When creating a Limited Liability Company (LLC), its members are required to comply with a series of filing requirements, including creating an Operating Agreement. Although this document, unlike the Articles of Organization, does not need to be submitted to the state, it is still legally required and extremely important to the proper functioning of an LLC, as these documents specify how the company will be managed. Companies that fail to create a clear and exhaustive Operating Agreement risk running into problems down the line if there is a dispute between members about profit distributions or how the company must be dissolved. If you are beginning the process of forming a business and want to ensure that your company’s own Operating Agreement is completed correctly, please contact an experienced business formation attorney who can assist you.
Unlike the Articles of Organization, which list a company’s name and provide an official company address, Operating Agreements contain details about how the business will actually be managed, as well as the following information:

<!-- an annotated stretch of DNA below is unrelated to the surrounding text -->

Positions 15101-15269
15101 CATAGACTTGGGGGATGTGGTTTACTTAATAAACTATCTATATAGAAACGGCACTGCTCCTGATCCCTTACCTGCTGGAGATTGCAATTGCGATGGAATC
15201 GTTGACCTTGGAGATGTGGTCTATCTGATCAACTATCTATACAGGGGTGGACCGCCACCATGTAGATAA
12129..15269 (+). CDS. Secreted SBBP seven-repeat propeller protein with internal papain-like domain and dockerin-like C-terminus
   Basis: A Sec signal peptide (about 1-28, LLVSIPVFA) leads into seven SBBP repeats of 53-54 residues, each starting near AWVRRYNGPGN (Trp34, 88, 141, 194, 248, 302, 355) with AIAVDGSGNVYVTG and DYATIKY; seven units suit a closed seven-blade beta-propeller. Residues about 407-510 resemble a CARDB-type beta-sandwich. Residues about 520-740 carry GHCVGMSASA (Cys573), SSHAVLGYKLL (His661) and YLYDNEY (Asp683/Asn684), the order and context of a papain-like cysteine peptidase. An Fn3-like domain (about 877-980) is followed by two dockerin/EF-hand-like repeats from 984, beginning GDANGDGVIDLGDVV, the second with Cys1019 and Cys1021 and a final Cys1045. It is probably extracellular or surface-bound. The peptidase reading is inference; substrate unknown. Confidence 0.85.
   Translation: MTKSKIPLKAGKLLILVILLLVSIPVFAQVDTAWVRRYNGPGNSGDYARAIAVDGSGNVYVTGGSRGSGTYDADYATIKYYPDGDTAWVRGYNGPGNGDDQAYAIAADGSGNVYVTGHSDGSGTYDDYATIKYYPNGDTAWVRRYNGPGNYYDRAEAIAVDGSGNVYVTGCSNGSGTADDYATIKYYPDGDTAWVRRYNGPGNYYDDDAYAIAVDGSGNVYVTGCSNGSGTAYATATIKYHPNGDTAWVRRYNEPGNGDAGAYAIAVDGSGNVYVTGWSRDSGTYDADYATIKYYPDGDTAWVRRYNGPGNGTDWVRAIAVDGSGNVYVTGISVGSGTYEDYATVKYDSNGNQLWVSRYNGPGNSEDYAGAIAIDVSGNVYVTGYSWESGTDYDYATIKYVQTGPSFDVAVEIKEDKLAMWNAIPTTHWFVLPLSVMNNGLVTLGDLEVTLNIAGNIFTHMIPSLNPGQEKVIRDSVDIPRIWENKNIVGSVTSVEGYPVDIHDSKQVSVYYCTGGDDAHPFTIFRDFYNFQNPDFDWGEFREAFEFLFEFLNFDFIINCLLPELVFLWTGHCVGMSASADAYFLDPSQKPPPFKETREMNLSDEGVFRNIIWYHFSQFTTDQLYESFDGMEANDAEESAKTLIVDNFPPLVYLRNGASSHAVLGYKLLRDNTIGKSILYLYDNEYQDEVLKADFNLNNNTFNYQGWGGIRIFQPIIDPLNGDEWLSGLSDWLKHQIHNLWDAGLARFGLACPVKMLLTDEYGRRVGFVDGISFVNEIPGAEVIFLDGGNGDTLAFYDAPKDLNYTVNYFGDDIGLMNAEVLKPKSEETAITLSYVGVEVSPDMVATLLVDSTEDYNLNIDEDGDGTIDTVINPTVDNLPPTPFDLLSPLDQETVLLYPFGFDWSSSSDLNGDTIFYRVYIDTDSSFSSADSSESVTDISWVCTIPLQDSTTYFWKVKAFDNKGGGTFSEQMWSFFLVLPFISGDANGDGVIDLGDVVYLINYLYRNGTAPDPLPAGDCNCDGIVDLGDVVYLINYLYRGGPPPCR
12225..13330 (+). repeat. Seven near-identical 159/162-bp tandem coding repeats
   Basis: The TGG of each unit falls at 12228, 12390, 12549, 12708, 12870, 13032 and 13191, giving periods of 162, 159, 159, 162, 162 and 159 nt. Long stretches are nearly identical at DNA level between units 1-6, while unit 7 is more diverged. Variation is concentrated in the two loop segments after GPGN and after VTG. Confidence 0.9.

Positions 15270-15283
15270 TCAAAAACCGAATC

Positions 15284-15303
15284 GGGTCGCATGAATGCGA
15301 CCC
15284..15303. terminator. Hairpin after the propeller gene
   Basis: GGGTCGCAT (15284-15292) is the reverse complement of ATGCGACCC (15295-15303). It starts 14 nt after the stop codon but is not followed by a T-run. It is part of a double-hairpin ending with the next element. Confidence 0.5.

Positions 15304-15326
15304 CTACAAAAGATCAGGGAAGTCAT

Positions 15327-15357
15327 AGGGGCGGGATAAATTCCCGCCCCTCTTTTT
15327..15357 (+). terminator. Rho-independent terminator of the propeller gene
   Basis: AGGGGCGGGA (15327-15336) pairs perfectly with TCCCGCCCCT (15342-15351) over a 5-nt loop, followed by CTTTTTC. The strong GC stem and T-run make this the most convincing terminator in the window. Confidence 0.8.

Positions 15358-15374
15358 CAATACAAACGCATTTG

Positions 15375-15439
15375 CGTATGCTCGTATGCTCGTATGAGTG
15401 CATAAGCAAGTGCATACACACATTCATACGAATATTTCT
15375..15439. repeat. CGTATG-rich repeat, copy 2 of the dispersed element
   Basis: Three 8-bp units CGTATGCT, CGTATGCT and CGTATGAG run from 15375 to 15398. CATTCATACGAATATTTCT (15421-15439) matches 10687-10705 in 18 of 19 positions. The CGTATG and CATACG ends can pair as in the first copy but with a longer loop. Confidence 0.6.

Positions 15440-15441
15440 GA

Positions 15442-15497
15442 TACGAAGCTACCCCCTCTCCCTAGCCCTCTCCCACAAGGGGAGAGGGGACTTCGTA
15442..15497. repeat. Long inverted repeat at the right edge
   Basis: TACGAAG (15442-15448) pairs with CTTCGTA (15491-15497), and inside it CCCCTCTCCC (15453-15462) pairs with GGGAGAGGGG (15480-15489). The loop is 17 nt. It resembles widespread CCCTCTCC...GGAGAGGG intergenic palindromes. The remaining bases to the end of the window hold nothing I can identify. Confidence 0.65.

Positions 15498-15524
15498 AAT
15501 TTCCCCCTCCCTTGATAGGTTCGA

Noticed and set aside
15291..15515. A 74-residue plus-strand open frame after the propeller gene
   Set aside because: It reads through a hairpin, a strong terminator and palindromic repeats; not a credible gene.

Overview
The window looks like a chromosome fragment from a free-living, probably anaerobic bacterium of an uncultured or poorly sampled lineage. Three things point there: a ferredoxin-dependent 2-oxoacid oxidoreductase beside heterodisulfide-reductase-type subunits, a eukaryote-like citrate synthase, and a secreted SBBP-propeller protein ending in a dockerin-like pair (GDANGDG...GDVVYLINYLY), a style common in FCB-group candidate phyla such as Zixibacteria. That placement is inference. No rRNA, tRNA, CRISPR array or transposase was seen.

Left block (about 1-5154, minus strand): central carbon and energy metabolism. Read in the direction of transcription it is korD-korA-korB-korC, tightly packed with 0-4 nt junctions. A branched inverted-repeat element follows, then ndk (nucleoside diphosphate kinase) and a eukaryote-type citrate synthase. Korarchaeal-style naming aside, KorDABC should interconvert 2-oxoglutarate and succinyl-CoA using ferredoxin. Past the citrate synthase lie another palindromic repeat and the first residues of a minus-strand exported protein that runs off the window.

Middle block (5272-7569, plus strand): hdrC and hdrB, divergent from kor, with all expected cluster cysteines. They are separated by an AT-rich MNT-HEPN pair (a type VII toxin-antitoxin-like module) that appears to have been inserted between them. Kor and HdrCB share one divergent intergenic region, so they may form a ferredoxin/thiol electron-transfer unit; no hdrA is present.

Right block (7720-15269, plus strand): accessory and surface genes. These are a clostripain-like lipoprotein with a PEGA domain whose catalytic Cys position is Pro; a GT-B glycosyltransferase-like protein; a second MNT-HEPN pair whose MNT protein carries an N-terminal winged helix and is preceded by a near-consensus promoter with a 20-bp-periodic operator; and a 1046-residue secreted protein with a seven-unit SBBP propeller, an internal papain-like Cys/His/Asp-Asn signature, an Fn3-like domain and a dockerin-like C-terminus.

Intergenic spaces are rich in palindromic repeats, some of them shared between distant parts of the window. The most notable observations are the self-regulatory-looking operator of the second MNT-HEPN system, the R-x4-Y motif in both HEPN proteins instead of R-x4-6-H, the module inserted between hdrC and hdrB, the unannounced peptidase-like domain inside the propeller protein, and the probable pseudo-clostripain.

This is by no means the only information that can be contained in an Operating Agreement, but it is a good starting point for those who are considering starting their own business.
Creating an Operating Agreement is legally required when establishing an LLC. However, there are also a number of advantages to drafting a detailed Operating Agreement. For instance, when LLCs are set up properly, they can offer valuable tax benefits, but only if this document is in place. Furthermore, if the company is audited and there is no agreement in place dictating how the business will be taxed, the IRS will tax it as a partnership, which can increase liability. Carefully drafted Operating Agreements can also provide asset protection to members who will have proof that their business is in compliance with state law and is being operated as a legitimate business, separate from their personal matters.
If you have questions about the adequacy of your current Operating Agreement or are thinking about starting your own business, you need the advice of an experienced attorney who can ensure that your interests are protected. Please contact one of the dedicated business formation attorneys at Valiant Law by calling (909) 677-2270 today.
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